“Can you recommend a book for…?”
“What are you reading right now?”
“What are your favorite books?”
I get asked those types of questions a lot and, as an avid reader and all-around bibliophile, I’m always happy to oblige.
I also like to encourage people to read as much as possible because knowledge benefits you much like compound interest. The more you learn, the more you know; the more you know, the more you can do; the more you can do, the more opportunities you have to succeed.
In fact, if there’s one common denominator among all the people I’ve known who are successfully navigating the complexity and chaos of life, it’s perpetual learning. That’s how they’re able to avoid blunders, exploit opportunities, and maximize results.
So, if you’re a bookworm on the lookout for good reads, or if you’d like to get into the habit of reading, this article is for you.
Also, if you have a book recommendation of your own to share, don’t be shy! Drop a comment down below and let me–and the rest of us “book clubbers”–know!
Okay, let’s get to the featured book: Six Thinking Hats by Edward De Bono.
The premise of this book is simple: When most of us think about something, we try to do too much at the same time. We look for information. We consider feelings. We want new ideas and options. We play devil’s advocate. We seek out benefits. We come to conclusions.
That’s the mental equivalent of trying to juggle six balls—doable, but rather difficult. If we deconstruct this process, however, and monotask instead—toss up one ball at a time—we can markedly improve the quality of our thinking and deductions.
As the title of the book implies, the author spotlights six types of thinking, and he uses colored hats to symbolize each:
- The white hat, which is concerned with objective facts and figures.
- The red hat, which gives the emotional view.
- The black hat, which is cautious and careful. It points out the weaknesses in an idea.
- The yellow hat, which is optimistic and covers hope and positive thinking.
- The green hat, which indicates creativity and new ideas.
- The blue hat, which is concerned with control, the organization of the thinking process, and the use of the other hats.
As the image signifies, the book teaches you how to “wear” the different “hats” in your thinking by explaining how and why to think in different directions, one at a time.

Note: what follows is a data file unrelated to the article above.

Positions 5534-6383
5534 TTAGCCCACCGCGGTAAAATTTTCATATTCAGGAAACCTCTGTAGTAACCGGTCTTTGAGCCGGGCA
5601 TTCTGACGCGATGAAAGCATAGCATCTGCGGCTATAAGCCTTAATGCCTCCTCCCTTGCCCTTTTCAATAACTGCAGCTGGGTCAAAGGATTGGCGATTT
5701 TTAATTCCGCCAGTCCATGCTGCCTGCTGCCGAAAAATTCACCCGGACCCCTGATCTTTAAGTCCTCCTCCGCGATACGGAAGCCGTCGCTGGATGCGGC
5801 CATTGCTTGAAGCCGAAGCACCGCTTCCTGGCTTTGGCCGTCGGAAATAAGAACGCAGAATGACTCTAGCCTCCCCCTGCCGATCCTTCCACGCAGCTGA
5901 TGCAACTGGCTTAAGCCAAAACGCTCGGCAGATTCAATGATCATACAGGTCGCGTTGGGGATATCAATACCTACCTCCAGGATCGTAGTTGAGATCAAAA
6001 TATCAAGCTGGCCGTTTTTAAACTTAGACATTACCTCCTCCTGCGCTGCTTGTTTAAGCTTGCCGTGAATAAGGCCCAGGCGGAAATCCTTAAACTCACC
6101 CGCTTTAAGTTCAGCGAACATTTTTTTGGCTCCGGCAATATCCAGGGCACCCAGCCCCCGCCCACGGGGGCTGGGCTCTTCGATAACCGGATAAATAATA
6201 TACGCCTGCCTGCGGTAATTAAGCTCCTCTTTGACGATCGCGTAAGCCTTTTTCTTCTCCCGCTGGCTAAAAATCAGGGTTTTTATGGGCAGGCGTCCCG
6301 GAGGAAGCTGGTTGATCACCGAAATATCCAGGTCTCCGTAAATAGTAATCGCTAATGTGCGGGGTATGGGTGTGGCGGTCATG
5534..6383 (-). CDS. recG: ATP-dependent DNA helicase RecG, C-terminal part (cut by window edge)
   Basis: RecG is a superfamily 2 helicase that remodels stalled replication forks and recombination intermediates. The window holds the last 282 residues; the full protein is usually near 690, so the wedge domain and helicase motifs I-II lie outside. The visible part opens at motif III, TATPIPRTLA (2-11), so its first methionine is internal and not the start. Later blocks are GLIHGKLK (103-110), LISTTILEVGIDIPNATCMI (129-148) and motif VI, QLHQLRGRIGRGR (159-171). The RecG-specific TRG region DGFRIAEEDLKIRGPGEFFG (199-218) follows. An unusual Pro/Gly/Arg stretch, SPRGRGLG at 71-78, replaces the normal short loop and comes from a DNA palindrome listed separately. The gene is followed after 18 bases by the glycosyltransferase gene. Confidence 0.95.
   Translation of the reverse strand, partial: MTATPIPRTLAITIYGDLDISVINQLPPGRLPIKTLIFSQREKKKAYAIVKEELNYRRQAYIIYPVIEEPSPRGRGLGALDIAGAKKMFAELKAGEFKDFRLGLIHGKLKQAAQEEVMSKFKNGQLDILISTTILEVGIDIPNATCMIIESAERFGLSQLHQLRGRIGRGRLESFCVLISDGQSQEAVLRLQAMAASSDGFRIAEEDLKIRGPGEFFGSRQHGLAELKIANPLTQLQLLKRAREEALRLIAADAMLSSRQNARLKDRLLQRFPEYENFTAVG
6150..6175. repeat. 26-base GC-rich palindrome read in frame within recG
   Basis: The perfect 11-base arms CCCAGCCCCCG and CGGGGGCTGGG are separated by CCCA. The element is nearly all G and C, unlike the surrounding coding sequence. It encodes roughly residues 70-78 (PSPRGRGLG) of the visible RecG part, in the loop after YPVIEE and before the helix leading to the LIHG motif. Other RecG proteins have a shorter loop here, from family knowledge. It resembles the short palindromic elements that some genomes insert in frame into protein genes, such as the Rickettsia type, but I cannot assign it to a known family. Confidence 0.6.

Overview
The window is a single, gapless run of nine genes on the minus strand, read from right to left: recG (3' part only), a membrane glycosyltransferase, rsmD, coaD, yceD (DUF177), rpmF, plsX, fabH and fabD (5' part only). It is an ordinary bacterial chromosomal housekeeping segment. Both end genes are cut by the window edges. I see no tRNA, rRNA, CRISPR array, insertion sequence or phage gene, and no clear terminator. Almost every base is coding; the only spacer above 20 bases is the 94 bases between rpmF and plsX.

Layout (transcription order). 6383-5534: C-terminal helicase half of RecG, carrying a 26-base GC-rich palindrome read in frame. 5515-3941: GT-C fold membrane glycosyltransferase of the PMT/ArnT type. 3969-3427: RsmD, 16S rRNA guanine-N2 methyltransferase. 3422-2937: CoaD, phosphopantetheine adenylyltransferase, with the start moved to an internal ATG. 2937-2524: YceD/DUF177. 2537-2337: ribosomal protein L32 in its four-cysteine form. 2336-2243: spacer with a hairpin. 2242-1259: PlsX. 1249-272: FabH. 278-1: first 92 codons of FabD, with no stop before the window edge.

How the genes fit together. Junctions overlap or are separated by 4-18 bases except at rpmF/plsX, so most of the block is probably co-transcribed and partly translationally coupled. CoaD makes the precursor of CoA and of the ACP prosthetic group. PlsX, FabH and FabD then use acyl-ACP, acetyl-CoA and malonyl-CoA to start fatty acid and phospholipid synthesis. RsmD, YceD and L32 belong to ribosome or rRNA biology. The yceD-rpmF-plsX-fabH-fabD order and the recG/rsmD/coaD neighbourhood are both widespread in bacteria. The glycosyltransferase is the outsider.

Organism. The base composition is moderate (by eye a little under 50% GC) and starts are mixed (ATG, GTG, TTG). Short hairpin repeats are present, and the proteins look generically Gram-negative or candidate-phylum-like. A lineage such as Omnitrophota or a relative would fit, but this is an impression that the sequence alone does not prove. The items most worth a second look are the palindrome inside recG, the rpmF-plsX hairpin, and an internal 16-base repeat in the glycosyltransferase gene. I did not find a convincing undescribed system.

For example, if you wanted to discuss with your partner whether you should take a job offer or start a business of your own, you might start with the blue hat and define your current situation and what you want to achieve in this thinking session (a specific next step, for instance), and then don the red hat to share any feelings that may get in the way of other modes of thinking, and then engage in some white, green, yellow, and then black hat thinking for each of the alternatives, and finally, wrap up with another round of blue hat thinking to put together an overview of what has been achieved and what the next steps are.
And although the book is written primarily for use in group settings and many of the examples relate to business, I’m featuring it here because I found the information and approach valuable in my individual and personal deliberations.
Let’s get to the takeaways.
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My 5 Key Takeaways from The Six Thinking Hats
“Thinking is the ultimate human resource. Yet we can never be satisfied with our most important skill. No matter how good we become, we should always want to be better. Usually, the only people who are very satisfied with their thinking skill are those poor thinkers who believe that the purpose of thinking is to prove yourself right to your own satisfaction.”
The ability to think well is one of the most important “meta-skills” or “master skills” we can develop because it activates and magnifies so many other important skills, even other meta-skills like observing, learning, remembering, imagining, deducing, and communicating.